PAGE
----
Page 57 - Sonoma County Gazette June 2019
P. 57

Beneficial Bugs ~ Syrphid flies
   By Robert Kourik
My favorite beneficial bug (technically an insect) is the syrphid fly. It does a
lot more damage to aphids than other predators—even ladybug larvae. The syrphid fly (of the family Syrphidae), also called a hoverfly, is often
mistaken for a bee or wasp. This insect, however, lives up to its common name—it hovers in the air like a helicopter in front of flowers. (Bees can’t
do this.) If you’ve ever paused near a patch of cosmos on a sunny summer afternoon, you’re certainly familiar with the unique flight of the hoverfly as it zigzags about the blossoms, occasionally stopping in mid-air, its shimmering wings barely visible.
 With their distinctive yellow-and- black striping, they’re often mistaken for a “pest,” but the truth is that the hoverfly is a much better predator
of aphids than ladybugs, especially the syphid’s larvae. A single hoverfly larva can eat much more than its body weight in aphids, while its mom and dad help pollinate the garden
as they fly from flower to flower to gather nectar and pollen to survive.
  Because the larvae of hoverflies, like those of ladybugs, look like tiny slugs, they’re also often mistaken for a pest and squished or sprayed. (The poor little guys get it on all fronts.) And don’t forget that all sprays, organic or chemical, will kill not only the hoverfly’s favorite food— aphids—but many insects, whether they’re beneficial or not.
 When you spot aphids on a
plant, look more closely; it may be harboring such a low level of the bugs that it’s not a problem. In this case, you leave the plant alone while nature maintains its natural balance. The good guys can’t survive without some of the bad guys. And there are plenty of syrphid flies—300 species of them, just on our west coast.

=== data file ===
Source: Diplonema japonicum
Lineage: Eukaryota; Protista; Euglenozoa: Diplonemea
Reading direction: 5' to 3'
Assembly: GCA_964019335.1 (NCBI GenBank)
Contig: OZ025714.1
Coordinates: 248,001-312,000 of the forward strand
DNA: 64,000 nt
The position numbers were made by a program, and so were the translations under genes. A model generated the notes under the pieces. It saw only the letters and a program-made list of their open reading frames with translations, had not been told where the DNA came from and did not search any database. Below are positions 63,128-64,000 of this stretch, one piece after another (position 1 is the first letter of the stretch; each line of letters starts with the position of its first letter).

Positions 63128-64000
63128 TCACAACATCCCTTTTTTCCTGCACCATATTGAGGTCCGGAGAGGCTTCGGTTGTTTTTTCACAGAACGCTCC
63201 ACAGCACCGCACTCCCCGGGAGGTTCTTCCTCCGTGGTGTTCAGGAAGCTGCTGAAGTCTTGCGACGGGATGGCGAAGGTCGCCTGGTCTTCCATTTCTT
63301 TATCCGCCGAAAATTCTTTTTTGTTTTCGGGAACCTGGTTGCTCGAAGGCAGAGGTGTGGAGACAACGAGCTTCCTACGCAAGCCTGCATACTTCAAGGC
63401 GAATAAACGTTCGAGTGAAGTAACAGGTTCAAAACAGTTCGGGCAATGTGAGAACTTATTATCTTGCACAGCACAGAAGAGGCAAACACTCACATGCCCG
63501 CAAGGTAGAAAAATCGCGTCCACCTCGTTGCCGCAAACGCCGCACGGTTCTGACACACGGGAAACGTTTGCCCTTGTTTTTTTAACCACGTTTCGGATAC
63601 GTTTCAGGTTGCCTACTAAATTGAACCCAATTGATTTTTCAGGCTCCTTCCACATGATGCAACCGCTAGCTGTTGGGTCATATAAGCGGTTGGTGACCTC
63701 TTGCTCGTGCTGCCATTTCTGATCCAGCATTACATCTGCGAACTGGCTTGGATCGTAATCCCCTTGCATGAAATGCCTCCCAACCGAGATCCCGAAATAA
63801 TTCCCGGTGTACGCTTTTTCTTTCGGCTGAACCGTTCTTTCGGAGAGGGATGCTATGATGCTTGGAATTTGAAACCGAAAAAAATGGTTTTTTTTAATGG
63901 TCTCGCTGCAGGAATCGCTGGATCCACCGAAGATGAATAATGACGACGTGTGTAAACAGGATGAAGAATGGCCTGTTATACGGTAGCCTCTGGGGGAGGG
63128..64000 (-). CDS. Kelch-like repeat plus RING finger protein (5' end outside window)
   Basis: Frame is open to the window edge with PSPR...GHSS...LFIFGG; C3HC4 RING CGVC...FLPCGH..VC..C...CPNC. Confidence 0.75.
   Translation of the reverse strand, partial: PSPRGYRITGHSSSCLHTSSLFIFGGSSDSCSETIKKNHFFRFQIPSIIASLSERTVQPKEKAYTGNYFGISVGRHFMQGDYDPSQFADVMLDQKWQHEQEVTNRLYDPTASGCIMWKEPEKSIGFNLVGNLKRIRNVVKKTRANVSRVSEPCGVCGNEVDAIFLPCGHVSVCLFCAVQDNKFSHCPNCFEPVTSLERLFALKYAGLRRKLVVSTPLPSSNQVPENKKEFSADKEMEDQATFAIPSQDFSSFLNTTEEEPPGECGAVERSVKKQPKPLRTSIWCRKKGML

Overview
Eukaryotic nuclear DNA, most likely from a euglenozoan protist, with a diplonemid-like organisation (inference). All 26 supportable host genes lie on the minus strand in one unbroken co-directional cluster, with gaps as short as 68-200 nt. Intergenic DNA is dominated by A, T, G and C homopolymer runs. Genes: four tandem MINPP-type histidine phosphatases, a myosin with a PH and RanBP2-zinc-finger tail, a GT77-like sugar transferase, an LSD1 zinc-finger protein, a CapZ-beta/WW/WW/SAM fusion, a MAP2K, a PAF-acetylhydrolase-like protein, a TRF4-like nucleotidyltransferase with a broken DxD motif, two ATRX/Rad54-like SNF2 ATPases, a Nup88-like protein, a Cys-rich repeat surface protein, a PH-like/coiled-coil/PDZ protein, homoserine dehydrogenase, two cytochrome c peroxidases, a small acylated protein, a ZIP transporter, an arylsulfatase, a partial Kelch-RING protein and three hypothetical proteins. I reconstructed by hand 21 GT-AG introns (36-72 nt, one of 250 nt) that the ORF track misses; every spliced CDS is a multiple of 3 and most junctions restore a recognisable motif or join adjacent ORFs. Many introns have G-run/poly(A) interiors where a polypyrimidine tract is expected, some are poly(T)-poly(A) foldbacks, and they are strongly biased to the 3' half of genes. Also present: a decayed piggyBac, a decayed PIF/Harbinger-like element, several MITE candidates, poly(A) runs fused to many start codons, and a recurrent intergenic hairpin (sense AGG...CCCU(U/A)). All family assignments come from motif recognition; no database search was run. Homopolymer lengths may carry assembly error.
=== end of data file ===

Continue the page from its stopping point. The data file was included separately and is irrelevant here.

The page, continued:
Hoverfly ~ source
Their favorite flowers are the daisy (Asteraceae), buckwheat (Polygonaceae), and umbel (Apiaceae) families. They also feed on nectar and pollen in a
wide range of other plant families, including rose (Rosaceae), buckthorn (Rhamnaceae), borage (Boraginaceae), and willow (Salicaceae).
LEARN MORE about Hoverlys
@ dailynewsblog/2017/07/polli- nation-pollinator-month-hoverfly/
EXCERPT from Lazy Ass Gardening distributed by Chelsea Green Publishing at
A complex habitat and diversity
of flowering plants found in most gardens creates an ideal environment for attracting hoverflies, which seek out pest colonies in which to lay their eggs. Because many species pupate and overwinter in leaf litter, a permanent mulch will encourage persistent populations. Hoverflies are also sensitive to wind, so provide some shelter near flowerbeds for windy days.
  to designer, Patti Buttitta, for help with his most recent book that describes how to “maximize your soil and minimize your toil.” INFO: Buttitta Design, - 707-546-1257.
6/19 - - 57
Patti Buttitta lends her design expertise to Robert Kourik for his new book, Lazy-Ass Gardening. After successfully developing the cover design for Kourik’s Understanding Roots in 2015-16, Robert came back

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